The holidays are just around the corner. As hot summer days transition into cooler fall days, hospital administrators and healthcare managers have one thing on their minds: nurse staffing challenges.
Why? Because holiday months often increase hospital patient census and require adequate levels of nurses on staff to keep everyone safe and healthy.
Any hospital administrator will tell you that there is no one correct approach for ensuring enough medical staff during the holidays on shift. However, there are some tips for staffing managers that can make handling nurse scheduling a more streamlined process. So, if you are a nurse scheduler or staffing coordinator, you can stop nervously biting on your lower lip right now (believe us when we say we get it). Keep reading to learn six holiday staffing tips can help resolve nurse staffing issues:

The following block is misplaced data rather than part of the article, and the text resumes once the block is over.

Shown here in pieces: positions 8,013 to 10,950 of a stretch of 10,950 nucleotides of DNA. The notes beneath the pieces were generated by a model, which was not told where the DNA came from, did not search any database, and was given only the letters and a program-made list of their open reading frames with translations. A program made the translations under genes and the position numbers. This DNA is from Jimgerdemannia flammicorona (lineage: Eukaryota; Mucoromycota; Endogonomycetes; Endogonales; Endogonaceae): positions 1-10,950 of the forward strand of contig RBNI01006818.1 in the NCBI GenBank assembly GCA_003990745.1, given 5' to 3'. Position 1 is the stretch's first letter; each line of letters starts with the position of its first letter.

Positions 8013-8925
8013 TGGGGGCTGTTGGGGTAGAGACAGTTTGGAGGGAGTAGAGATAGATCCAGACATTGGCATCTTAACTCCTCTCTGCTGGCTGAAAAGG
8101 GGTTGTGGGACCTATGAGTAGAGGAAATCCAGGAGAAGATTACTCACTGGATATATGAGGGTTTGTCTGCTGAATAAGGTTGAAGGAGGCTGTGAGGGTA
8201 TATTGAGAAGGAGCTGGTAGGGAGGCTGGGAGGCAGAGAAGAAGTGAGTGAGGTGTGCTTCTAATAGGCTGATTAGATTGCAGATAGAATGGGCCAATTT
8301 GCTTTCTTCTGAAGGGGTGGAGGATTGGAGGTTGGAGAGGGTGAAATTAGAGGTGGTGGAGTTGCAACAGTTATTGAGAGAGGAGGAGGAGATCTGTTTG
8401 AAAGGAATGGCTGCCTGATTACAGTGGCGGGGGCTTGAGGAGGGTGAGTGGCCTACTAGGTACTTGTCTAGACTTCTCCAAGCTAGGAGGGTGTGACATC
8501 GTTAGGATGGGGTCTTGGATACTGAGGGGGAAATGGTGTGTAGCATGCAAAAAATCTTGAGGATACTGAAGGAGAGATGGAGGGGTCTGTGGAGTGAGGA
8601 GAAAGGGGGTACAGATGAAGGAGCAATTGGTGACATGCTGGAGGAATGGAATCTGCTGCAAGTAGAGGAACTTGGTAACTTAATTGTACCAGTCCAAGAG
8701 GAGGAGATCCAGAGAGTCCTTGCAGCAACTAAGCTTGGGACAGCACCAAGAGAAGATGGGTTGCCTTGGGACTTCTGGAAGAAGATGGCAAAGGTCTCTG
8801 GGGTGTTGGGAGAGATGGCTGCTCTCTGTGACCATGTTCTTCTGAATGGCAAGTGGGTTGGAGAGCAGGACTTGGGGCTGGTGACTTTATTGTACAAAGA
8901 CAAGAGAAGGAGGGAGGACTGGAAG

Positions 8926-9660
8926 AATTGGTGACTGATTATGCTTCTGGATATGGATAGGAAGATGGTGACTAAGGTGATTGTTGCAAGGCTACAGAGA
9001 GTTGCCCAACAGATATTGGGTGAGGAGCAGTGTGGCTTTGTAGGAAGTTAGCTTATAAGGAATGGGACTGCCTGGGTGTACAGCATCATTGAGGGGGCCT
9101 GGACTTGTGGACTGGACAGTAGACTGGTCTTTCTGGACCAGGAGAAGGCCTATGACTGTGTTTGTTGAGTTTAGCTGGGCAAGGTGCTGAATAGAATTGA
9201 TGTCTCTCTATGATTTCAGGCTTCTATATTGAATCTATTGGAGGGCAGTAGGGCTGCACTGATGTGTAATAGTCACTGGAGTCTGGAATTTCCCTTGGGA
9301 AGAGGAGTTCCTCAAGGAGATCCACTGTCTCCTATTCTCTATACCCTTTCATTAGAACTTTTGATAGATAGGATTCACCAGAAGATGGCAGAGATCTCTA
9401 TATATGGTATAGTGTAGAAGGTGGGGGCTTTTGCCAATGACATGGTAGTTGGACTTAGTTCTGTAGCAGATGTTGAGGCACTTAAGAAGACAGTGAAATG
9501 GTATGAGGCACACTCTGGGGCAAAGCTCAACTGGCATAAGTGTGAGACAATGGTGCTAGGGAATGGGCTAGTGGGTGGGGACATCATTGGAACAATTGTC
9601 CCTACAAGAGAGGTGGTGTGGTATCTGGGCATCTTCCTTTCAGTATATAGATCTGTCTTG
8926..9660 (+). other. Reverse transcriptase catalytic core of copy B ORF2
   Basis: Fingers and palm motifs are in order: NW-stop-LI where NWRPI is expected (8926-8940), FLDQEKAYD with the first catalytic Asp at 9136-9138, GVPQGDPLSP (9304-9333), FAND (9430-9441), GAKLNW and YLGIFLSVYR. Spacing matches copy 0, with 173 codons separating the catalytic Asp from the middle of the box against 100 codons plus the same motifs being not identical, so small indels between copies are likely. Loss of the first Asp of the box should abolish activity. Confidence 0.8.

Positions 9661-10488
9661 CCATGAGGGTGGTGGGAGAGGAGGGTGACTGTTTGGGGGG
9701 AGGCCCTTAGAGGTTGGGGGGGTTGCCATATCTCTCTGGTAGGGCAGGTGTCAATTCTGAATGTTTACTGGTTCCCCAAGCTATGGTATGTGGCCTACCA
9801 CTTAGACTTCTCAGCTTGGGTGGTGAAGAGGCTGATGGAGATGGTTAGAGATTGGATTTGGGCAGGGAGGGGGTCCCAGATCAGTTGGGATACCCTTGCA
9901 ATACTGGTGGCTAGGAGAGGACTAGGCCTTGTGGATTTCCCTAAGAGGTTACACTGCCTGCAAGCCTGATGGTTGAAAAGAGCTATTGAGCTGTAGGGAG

1. Be Realistic about Holiday Healthcare Staffing Shortages
When it comes to hospital staffing during the holiday, 'tis the season to be jolly can feel like a ton of bricks. In other words, if you are in charge of scheduling nurses around significant fall and winter holidays, it's best to ensure you are well prepared. This means being realistic about nurse shortages that often occur during peak holidays. According to data by the Consumer Product Safety Commission (CPSC), over 6,000 people visit emergency departments on average between Christmas and December 31st due to significant injuries caused by holiday activities or products. This spike in patients can influence the typical number of days a patient receives care at a hospital over a specific period, documented in a hospital census.
What Is a Hospital Census?
- A hospital census, or patient census, represents the current number of individuals a facility provides care for. Patient censuses are used at general hospitals, university hospitals, and any category of healthcare facility that provides acute care. Patient census fluctuations are typical and expected, especially during holidays. An increase in patient census and the fact that many nurses prefer to have time off during holidays can lead to a shortage of available staff. Additionally, some nurses may call in sick or take unexpected leave, making it even harder to find replacements. This can lead to overworked nurses, lower-quality patient care, and increased patient and staff stress levels.